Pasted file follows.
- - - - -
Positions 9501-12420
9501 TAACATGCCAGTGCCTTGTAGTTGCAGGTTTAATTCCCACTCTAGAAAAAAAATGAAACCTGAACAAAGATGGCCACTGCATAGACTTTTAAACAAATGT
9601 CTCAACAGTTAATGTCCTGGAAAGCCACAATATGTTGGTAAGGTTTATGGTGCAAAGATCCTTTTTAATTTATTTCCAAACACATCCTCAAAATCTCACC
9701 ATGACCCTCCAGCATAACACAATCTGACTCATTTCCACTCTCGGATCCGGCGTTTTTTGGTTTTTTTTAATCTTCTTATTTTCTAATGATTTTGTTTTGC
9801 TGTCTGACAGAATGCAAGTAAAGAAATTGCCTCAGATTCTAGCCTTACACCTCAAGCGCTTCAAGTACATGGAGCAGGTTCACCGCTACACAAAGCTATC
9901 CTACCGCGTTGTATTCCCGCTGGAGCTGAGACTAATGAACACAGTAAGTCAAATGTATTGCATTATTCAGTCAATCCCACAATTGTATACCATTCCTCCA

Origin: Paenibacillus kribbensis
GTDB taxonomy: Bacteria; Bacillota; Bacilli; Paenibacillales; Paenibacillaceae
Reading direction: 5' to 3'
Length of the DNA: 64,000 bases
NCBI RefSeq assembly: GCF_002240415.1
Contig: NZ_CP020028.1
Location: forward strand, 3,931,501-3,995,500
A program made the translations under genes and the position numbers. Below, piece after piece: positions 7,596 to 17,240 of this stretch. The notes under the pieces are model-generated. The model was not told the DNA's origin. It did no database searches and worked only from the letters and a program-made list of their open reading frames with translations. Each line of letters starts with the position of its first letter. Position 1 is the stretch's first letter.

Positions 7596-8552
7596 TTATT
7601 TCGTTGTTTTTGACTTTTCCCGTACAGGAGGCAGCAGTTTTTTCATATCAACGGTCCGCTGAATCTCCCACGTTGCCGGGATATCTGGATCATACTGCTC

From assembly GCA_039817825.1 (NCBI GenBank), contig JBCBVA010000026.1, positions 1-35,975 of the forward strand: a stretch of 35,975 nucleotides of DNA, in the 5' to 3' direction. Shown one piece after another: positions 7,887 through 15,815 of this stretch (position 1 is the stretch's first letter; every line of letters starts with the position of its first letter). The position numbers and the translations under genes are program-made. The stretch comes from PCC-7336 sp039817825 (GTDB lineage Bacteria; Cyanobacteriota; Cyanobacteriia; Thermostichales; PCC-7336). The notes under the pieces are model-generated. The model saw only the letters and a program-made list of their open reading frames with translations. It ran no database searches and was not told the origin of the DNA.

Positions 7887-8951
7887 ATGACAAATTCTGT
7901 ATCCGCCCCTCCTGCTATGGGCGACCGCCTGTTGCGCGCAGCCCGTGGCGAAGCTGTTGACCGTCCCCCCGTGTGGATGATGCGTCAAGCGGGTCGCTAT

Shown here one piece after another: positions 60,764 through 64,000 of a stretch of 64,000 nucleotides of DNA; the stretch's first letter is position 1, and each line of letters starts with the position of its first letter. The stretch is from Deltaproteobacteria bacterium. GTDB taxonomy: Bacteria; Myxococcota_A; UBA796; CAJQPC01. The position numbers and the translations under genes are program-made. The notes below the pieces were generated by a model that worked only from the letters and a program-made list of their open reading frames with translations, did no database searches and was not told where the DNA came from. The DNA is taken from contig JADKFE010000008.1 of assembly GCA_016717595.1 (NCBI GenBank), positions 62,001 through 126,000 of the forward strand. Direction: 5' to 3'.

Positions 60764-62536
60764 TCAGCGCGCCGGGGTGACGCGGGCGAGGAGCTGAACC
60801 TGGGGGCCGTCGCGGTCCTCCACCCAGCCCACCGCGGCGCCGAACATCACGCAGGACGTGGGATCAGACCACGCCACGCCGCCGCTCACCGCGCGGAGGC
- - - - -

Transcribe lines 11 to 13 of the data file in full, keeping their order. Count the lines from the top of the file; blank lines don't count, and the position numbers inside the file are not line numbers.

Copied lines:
NCBI RefSeq assembly: GCF_002240415.1
Contig: NZ_CP020028.1
Location: forward strand, 3,931,501-3,995,500